Little Riddlers 2020
Poetry Competition

5-7 Years

Little Riddlers 2020 Video

Learn the secret of writing fantastic riddle poems with Little Riddlers!

Learn the secret of writing fantastic riddle poems with Little Riddlers, which is challenging, rewarding, fun and helps 5-7 year-olds enjoy poetry. Get ready to set imaginations on fire!

It's a fun activity to use in class or home learning. Use the downloadable worksheet, or children can write / type their poem instead. There is an engaging video that can be used to support both classroom and home learning - we can't wait to read your children's riddle poems!


To make sure your entries are valid, please follow the rules listed below:

  • Only one entry per pupil; there is no limit to the number of entries per school.

  • Poems can be written on the entry form or an A4 sheet of paper.

  • Poems must be your pupils' own work.

  • Ensure that all pupils include their name, age and school name on their entries.

  • Independent entrants are welcome, please provide your full postal address rather than the school's details.

  • Where possible, the school to send / upload / email all their pupils' entries to us

If you are unsure on any rules or have any queries, please don't hesitate to Contact Us.

For Schools

1st Prize:
£500 Hope Resource Voucher and The
Young Writers’ Award of Excellence

2nd Prize:
£250 Educational Resource Voucher

3rd Prize:
£100 Educational Resource Voucher

(School prizes awarded from across the 2019/2020 academic year)

Also, every participating school receives a complimentary copy of the book their pupils' feature in!

Little Riddlers 2020 Prize
Little Riddlers 2020 Prize

For Pupils

Our top 5 favourite little poets will each win a Little Riddlers goody bag! (Pupil winners will be chosen from entries received in the Summer Term 2020)

Also, every entrant receives a bookmark and sticker to thank them for taking part!


Send your entries by uploading them:

Enter Now

Alternatively, you can email your entries to [email protected].

By Post

Send your entries, along with your school entry form, to:

Young Writers KS1
Remus House

Writing Tips

Tip #1


The sun is shining, BBQ smells waft through the air, birds sing and children laugh as they play in their gardens in the evening sunlight. Summer tantalises all the senses so why not inspire your pupils’ riddle writing with summer!

 Ask your pupils to write down all the words they associate with summer, then together write a couple of sentences to show them how a riddle is compiled, for example…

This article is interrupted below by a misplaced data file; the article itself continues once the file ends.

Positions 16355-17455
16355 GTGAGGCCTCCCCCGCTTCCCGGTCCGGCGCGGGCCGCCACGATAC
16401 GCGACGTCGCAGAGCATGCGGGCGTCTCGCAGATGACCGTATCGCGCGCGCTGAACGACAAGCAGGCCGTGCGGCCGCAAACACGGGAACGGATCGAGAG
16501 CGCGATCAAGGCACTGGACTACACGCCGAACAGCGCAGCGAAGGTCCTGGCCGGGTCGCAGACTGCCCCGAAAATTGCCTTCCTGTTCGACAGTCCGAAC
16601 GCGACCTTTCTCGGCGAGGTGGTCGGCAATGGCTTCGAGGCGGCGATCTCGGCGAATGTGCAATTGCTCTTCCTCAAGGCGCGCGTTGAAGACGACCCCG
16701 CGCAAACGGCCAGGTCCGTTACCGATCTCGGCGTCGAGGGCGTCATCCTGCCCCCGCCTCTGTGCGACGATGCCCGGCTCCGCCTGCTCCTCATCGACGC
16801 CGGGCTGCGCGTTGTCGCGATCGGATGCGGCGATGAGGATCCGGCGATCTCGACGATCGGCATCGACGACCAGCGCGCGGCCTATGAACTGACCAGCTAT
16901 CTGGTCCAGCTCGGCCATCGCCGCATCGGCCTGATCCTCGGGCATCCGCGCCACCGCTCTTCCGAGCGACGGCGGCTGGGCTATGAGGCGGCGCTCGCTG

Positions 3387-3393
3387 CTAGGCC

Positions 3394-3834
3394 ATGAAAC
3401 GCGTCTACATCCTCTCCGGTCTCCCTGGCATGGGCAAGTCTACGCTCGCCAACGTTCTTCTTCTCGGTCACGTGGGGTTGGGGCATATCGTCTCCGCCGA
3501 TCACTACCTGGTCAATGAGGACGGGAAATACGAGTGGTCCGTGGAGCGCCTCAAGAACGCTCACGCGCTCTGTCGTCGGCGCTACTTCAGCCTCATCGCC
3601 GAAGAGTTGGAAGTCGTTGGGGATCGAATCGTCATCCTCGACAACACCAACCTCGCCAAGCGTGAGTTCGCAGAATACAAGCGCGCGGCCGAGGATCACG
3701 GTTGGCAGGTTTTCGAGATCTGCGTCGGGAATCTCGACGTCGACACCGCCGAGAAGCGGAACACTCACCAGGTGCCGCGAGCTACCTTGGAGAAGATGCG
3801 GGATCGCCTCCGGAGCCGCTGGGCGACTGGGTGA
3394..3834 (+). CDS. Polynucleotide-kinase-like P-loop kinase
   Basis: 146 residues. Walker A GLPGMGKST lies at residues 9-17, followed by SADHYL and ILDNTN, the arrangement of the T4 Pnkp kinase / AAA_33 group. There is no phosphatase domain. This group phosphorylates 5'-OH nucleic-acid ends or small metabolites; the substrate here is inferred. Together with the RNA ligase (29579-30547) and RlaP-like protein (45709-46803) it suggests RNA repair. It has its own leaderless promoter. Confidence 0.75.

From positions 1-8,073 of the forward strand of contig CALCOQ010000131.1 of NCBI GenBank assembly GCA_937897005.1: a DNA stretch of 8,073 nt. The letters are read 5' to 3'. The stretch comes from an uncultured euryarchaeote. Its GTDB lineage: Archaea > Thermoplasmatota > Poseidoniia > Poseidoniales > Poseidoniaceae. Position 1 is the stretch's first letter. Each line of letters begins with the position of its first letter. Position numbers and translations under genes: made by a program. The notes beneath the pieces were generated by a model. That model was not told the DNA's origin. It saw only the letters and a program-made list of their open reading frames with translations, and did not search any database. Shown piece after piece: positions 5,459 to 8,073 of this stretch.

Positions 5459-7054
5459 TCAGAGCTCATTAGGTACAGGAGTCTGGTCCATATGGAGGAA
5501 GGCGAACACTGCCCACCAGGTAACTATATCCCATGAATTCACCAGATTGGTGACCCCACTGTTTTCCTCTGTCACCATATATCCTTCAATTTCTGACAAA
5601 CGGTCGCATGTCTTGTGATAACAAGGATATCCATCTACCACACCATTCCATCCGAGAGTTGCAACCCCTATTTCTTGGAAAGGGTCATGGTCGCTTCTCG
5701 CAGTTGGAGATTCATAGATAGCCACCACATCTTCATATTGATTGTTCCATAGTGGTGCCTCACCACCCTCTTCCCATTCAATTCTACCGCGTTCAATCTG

If the word is ‘Sun’ your riddle sentence could be: “I’m as hot as a giant bonfire” or “I’m as bright as the biggest, shiniest star in the night sky”


 If the word is ‘BBQ’ your riddle sentence could be: “I bring fun and laughter to your garden” or “I’m like a chameleon, I start off black and change to grey”.

Tip #2


Why not use sport to inspire your pupils? From football or athletics or gymnastics, there are lots of sports and sports stars to inspire them! 

For the children who aren’t so keen, they can still write a riddle about sport… and how boring it is! E.g.

Who am I?

I see long, beautiful hair tied up like a ballerina,
I see scarves waving and hear shouting,
I feel tired and start to daydream,
I hear a huge roar and leap to my feet,
I see my dad with his shirt over his head, running run,
I hear blah, blah, blah,
I feel very bored.

A: I am not a football fan!

Tip #3

Encourage pupils to use an poetic technique in their riddles, such as:

Similes – pupils can describe their answer as or like something else:
“It’s as furry as a bear” or “It is white like a snowman”

Onomatopoeia – pupils can describe their answer like the sounds it makes:
“It whooshes in the air” or “It buzzes round flowers”

This is a great way for pupils to try using poetic techniques and make their writing more interesting.

Tip #4

We suggest 6 clue ideas in the Little Riddlers worksheet for pupils to try. If they are struggling with those or they don’t appeal then encourage them to use their sense, feelings and colours to describe their riddle answer!

It’s a fun way to adapt poetry writing for both age and ability.

Tip #5

A kenning is where you use a two-word phrase in the place of a one-word noun. E.g. A baby becomes a dummy-sucker.

The poem is built up with 8 or more two-word phrases and for an added challenge they can be in rhyming couplets!

As a class, create a spider diagram with the word ‘Moon’ in the middle – this is the subject for the Kennings poem.

Think of as many descriptions of the moon as you can and write them down before working to make them into two-word phrases.

E.g. Cheese-rock / tide-master / light-giver etc

Tip #6

Try this short activity to get pupils inspired with imagery. If they can get the reader imagining what their riddle is about then they are well on the way to writing a fantastic riddle!

 Ask pupils to close their eyes and imagine these things, one by one – use their senses and powerful verbs / adjectives to describe them without saying what they are! 

  • An ice cream
  • School
  • A kitten
  • A swimming pool

Tip #7

Watch the video here:


Please fill in the form below to reveal the resource download links:

By Post

If you'd prefer to be sent the resources, please fill in the form below (including amounts of each resource required) and we'll get them posted to you:

Get In Touch

Young Writers KS1
Remus House

[email protected]

(01733) 890066

Closing Date: Friday 7th August 2020